m6A Enzymes Found to Be Central to the Development of AML


Bottom Line

A team of researchers from Memorial Sloan Kettering Cancer Center (MSK) and Weill-Cornell Medical College have identified, for the first time, a new molecular pathway that is required for acute myeloid leukemia (AML) development. This work could provide a rationale for targeting the RNA methylation program in myeloid leukemia.


This study demonstrates, for the first time, that enzymes that control RNA methylation (N6-methyladenosine or m6A) are highly upregulated in AML cells, identifying them as a molecular pathway that is required for AML development. Based on an analysis of the Cancer Genome Atlas Research Network data sets, genes encoding m6A writer complex proteins were expressed higher in AML compared with all other cancers, suggesting that these enzymes may play a significant role in leukemia.

Through genetic approaches, Michael Kharas, PhD, co-corresponding author and a cancer biologist at MSK, and colleagues showed that when these enzymes were depleted, the leukemia cells stopped growing, lost their leukemia phenotype, and underwent cell death. In addition, the scientists found that a key enzyme that writes these marks on RNA was essential for the development of leukemia in animal models. Together, these data point to a new concept for chemotherapy: blocking RNA methylation codes to target leukemia.

In this paper, the team also provides mechanistic insights into how modifications on mRNA can control RNA metabolism in the context of myeloid leukemia.

Author Comments

“We work every day in my lab at MSK studying RNA-binding proteins and how those pathways can be become altered in myeloid leukemia in the hopes of improving the understanding of cancer pathogenesis and treatment,” explained Dr. Kharas. “We were excited to discover that RNA modifications dictate leukemia survival, a finding that unveils the possibility to target this novel pathway in AML.”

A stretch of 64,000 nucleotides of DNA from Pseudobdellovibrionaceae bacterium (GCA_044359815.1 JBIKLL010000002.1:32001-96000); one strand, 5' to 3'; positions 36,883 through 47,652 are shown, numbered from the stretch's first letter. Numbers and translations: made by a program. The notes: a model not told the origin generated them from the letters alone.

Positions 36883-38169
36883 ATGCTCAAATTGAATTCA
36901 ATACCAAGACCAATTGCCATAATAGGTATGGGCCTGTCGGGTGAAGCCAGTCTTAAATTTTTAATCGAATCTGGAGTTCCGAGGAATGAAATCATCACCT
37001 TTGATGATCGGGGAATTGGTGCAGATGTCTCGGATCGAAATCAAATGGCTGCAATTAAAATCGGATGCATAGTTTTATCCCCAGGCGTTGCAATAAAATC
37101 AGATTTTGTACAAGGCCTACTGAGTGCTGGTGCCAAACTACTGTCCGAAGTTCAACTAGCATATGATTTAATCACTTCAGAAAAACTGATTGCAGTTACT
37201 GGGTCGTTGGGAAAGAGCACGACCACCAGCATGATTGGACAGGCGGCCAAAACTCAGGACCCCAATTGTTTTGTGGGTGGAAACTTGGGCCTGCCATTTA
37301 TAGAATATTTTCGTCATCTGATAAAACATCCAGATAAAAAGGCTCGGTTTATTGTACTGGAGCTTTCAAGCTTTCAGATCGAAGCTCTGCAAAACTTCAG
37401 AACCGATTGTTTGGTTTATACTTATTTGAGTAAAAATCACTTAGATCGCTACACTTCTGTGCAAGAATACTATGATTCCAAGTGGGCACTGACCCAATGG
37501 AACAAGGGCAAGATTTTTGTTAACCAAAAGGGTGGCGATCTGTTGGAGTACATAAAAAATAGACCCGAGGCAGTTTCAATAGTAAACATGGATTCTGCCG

AML, one of the most common leukemias in adults, is diagnosed in nearly 15,000 people in the United States each year. An aggressive blood cancer, AML has proved to be difficult for doctors to assess and treat, with the majority of patients relapsing from their disease. Scientists and clinicians are eager to find new ways to stop the growth of this cancer, but until now, molecular pathways have been elusive.

The world of RNA regulators in stem cell biology and their potential as therapeutic targets in cancer and regenerative medicine are virtually unexplored. While m6A has been recently identified as a regulator of cell fate and differentiation, the role for m6A in normal blood development and in AML has not been known. In his lab at MSK, Dr. Kharas studies RNA regulators of self-renewal in both normal and leukemic hematopoiesis, with a specific interest in identifying novel RNA-binding proteins and regulators in myeloid leukemia. Most recently, Dr. Kharas teamed up with Samie Jaffrey, MD, PhD, of Weill-Cornell Medical College, to explore the emerging links between m6A and misregulated mRNA methylation in cancer.


This preclinical work was conducted in the lab using genetic approaches and confirmed in animal models using human AML cell lines and primary patient samples. Further studies are warranted to confirm the mice findings in humans and the therapeutic potential of targeting this pathway.


“m6A Regulates Differentiation State and mRNA Translation in Myeloid Leukemia” appears in Nature Medicine on September 18, 2017.


Michael Kharas, PhD, cancer biologist at Memorial Sloan Kettering Cancer Center, served as co-corresponding author on this paper, along with Samie Jaffrey, MD, PhD, of Weill-Cornell Medical College.